A slew of forwarded messages have been doing the rounds on social media platforms like WhatsApp, LLM Twitter, wherein a user is asked to download an 'oximeter' mobile application used to measure their oxygen level.
Maharashtra Cyber has issued an advisory stating that such applications are not to be completely trusted as they may not meet standards or be certified by medical authorities. Moreover, these apps, which ask for access to the camera, media files and fingerprint scanner, can be another cyber criminal ploy to commit data theft, warn experts.
According to police, people are mostly tempted to download these apps which they consider to be quick and zero-cost options, as compared to actual oximeters available at a local pharmacist or online. The price of these devices ranges from Rs 500 and Rs 5,000, so users are sorely tempted to go in for a cheaper product or experiment with smartphone apps.
Dr Deepak Baid, president, Association of Medical Consultants, said, "Oximeter apps available on mobile phones are useless. Firstly, an oximeter cannot work on camera but only on a radio frequency, that too, infrared. If one puts their finger on the camera to get an oxygen saturation reading, it will be the same as putting their bedsheet or the wall before the camera -- utterly useless. Any app which uses a camera and a flash as a measuring apparatus is unreliable."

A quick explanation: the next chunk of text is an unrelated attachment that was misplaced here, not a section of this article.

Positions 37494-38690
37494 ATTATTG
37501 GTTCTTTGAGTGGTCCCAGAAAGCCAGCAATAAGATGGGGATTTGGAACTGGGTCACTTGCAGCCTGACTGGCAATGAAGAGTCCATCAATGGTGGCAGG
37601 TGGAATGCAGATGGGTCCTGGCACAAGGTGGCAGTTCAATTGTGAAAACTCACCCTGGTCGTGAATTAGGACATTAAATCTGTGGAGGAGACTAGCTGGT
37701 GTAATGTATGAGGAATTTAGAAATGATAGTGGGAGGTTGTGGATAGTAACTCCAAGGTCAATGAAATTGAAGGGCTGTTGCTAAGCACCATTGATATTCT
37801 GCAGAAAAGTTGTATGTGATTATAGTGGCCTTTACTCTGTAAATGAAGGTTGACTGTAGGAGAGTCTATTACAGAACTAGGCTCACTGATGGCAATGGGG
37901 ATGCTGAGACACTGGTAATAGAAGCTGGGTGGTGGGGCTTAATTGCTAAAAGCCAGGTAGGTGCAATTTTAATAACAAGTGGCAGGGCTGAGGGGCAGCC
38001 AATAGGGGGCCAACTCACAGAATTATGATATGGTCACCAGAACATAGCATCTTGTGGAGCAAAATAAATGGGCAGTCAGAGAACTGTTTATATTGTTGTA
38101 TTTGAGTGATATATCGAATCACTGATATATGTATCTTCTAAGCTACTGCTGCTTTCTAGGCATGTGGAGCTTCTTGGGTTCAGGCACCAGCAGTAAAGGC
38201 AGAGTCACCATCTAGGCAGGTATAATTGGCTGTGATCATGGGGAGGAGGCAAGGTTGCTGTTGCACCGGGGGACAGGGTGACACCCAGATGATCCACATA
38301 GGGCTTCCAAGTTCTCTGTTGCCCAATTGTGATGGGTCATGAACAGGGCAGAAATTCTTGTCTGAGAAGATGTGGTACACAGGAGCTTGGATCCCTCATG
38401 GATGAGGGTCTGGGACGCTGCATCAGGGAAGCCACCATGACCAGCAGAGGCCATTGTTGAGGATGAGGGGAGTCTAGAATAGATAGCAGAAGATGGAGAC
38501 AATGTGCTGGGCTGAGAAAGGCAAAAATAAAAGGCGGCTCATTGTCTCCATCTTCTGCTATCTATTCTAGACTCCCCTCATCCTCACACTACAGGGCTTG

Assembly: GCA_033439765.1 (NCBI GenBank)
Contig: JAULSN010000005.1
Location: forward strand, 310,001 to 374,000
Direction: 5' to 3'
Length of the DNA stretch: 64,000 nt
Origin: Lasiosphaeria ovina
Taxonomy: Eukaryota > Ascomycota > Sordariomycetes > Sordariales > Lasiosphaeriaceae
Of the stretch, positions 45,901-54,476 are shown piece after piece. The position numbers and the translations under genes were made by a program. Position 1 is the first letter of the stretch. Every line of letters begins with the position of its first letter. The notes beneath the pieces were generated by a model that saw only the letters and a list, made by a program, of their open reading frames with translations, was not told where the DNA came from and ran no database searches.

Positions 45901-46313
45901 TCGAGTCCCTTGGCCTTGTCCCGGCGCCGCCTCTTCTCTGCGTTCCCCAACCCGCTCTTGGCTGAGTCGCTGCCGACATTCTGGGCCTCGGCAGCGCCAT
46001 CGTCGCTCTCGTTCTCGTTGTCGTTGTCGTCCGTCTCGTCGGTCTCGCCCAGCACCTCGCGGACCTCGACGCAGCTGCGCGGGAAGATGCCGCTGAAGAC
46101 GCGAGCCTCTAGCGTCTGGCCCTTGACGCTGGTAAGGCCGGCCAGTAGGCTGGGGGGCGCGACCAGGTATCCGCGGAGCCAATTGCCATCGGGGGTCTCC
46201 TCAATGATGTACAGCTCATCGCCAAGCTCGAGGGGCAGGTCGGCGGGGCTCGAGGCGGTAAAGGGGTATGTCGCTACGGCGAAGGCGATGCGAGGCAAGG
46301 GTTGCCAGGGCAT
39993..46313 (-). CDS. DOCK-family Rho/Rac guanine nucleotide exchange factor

While not all phones have these oximeter apps, a few high-end phones and smartwatches do measure oxygen saturation using infrared and these can be trusted, added Dr Baid.
There are reports of a number of Covid-19 deaths being caused by low oxygen saturation levels. Tapping into the latent fear in public minds about their own blood oxygen levels, a number of oximeter apps have surfaced on the internet. A senior cyber official said, "These applications mostly do not meet standard requirements, nor do they take into account the varying medical status of people as per their medicinal intake. None of these applications have been recommended or passed by any medical institutes or health organisation, to support the findings of these apps."
Balsing Rajput, superintendent, Maharashtra Cyber, said, "One should always check the credentials and then download the application. With regard to the oximeter app, we have already issued an advisory and warned citizens of the risks that come therewith."
The official added that while there could be safe oximeter apps too, one cannot overlook a rise in the fake apps being developed in a bid to steal data. "Private information like biometric data, access to camera media files and text messages could be largely misused by phishing, banking frauds and extortion, besides data theft, warn police.
There was a message asking users to instal an app for measuring oxygen level, blood pressure and heart rate, which provided a link and advised to consult a doctor if the reading was below 90. However, after the application was found to be fake and untrustworthy, it was taken down from the Google Playstore.